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Client (non-) adherence to treatment: A challenge in Peru and Canada

In July and August 2015, I completed a medical volunteer trip in Lima with the organization International Volunteer HQ. I wanted to experience a different health care system and practice my skills as a nursing student. In Peru, poverty creates a large barrier from accessing healthcare for a significant portion of the population. To increase access to care, the government of the Callao region has installed a “clinibus” program which I was involved in. It consists of a bus that travels to different areas providing specialist care. The government covers the cost of visits and most medications; however many clients do not follow the prescribed treatment. During my time in Peru, I observed a lack of information on how to administer treatments, limited understanding of the importance of routine treatment, and distrust of health care professionals.

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The value of summer studentships to help shape undergraduate career trajectories

Authors: Rachael PageZachary FerraroKaren Fung Kee Fung

Abstract

Education level can have a substantial impact on disease risk and is considered a determinant of health. Quality learning experiences, both in- and outside the classroom, may encourage trainees to pursue higher education. Consequently, this could facilitate improvements in personal development and indirectly impact their outlook, motivation, and health status. Thus, students who have positive learning experiences may be more likely to have improved mental and physical health, and be motivated to apply their learnings in a way that positively impacts the health and well-being of others. Summer studentships are an integral part of stimulating students’ interest in science and medicine, and can direct future career endeavours. Many find summer placements beneficial as they give trainees the opportunity to apply classroom knowledge to real-world settings in order to better prepare them for life after undergrad. This commentary aims to inform aspiring medical students of the pros and cons of summer studentships, provide advice on how to overcome challenges they may be faced with during their work term, and encourage trainees to pursue these opportunities to further complement their education so they can develop the necessary skills to help others in the future.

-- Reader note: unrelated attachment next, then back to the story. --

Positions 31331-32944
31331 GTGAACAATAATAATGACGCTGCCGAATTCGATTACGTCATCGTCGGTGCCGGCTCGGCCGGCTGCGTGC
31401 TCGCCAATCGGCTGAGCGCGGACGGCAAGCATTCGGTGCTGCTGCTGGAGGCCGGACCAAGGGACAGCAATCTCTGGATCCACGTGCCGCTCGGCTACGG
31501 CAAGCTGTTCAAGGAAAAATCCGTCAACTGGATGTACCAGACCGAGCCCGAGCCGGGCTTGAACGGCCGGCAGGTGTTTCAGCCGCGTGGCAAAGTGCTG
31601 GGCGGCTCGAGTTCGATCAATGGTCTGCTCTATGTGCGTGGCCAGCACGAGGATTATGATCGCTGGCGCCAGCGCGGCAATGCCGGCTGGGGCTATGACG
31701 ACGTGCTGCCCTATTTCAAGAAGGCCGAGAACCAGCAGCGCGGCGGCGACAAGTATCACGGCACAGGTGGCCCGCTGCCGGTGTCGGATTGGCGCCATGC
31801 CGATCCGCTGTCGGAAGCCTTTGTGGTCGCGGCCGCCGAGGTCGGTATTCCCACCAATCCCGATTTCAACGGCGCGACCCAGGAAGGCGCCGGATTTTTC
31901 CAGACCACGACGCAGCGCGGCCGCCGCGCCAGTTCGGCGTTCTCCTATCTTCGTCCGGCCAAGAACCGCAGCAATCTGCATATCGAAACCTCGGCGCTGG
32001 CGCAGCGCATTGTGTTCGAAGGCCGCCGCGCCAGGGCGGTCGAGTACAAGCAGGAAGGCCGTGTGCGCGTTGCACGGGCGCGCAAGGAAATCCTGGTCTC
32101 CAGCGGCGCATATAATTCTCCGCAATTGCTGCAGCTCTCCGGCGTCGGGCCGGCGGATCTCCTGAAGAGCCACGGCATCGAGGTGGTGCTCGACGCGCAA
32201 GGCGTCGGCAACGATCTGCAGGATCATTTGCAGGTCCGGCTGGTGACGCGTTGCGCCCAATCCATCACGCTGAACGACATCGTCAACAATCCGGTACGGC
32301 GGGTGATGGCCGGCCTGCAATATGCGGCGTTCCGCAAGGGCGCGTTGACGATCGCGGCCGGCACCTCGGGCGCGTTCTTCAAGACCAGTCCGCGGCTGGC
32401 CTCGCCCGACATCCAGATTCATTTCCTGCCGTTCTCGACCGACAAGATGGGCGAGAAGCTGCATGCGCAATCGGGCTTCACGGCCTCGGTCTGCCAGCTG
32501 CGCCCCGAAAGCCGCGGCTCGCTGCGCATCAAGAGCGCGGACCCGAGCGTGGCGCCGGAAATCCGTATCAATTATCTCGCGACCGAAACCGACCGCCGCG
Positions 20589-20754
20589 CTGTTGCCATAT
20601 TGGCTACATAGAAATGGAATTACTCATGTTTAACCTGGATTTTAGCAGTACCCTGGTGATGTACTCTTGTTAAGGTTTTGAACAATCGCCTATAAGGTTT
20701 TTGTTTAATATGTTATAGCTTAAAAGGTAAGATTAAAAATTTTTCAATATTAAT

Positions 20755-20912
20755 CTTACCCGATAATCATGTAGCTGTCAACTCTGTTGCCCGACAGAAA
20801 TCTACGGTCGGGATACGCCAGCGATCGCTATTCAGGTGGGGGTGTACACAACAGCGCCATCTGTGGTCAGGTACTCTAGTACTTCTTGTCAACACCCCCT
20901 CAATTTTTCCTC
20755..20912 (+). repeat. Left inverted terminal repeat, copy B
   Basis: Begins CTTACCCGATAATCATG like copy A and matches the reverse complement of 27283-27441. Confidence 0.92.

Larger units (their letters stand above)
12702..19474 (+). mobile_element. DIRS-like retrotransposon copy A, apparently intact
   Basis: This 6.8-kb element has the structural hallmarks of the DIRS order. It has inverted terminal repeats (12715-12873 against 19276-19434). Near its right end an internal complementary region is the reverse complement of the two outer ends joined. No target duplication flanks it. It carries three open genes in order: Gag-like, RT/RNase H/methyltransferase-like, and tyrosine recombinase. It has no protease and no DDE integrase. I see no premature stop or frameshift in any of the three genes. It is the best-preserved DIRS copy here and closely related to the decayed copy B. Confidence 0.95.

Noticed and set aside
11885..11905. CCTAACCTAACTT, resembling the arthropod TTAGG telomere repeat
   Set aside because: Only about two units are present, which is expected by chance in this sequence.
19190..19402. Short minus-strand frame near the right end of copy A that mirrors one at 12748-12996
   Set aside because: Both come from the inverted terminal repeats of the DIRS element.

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Introduction to PIAAC – measuring adult literacy and skills

The Programme for International Adult Assessment of Competencies (PIAAC) – the Organisation for Economic Cooperation and Development (OECD ) also calls it the Survey of Adult Skills – is an international effort to assess human skills and further develop our understanding of human capital, started in 2012 in 22 countries (listed below) and coordinated by the OECD. The list of participating countries will be extended to new participants during this decennial as new rounds of the PIAAC assessment are being implemented (participants of the second round of PIAAC are also listed).

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Education and Literacy

“An additional four years of education lowers five-year mortality by 1.8 percentage points; it also reduces the risk of heart disease by 2.16 percentage points, and the risk of diabetes by 1.3 percentage points” (Cutler & Lleras-Muney, 2006).

Education has a strong positive relationship with health status. Its effect is facilitated through several different pathways. Let’s explore them.

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Education and Health: Building Indicators in International Comparison

Author: Patrice DE BROUCKER

Patrice de Broucker is Chair, OECD Network on Labour Market, Economic and Social Outcomes of Learning.

Introduction

Nowadays, we often analyze the benefits of education as a sesame to access employment – the higher your level of education and better your field of study, the better your chances of getting quickly a stable, well paid and rewarding job. Surely this is important and it is a consideration that nobody can ignore when it comes to making a choice of a pathway through school and a career. But it would be inappropriate to think of education and its role in life only in such terms. Education is a source of many other benefits both for the individual and for society.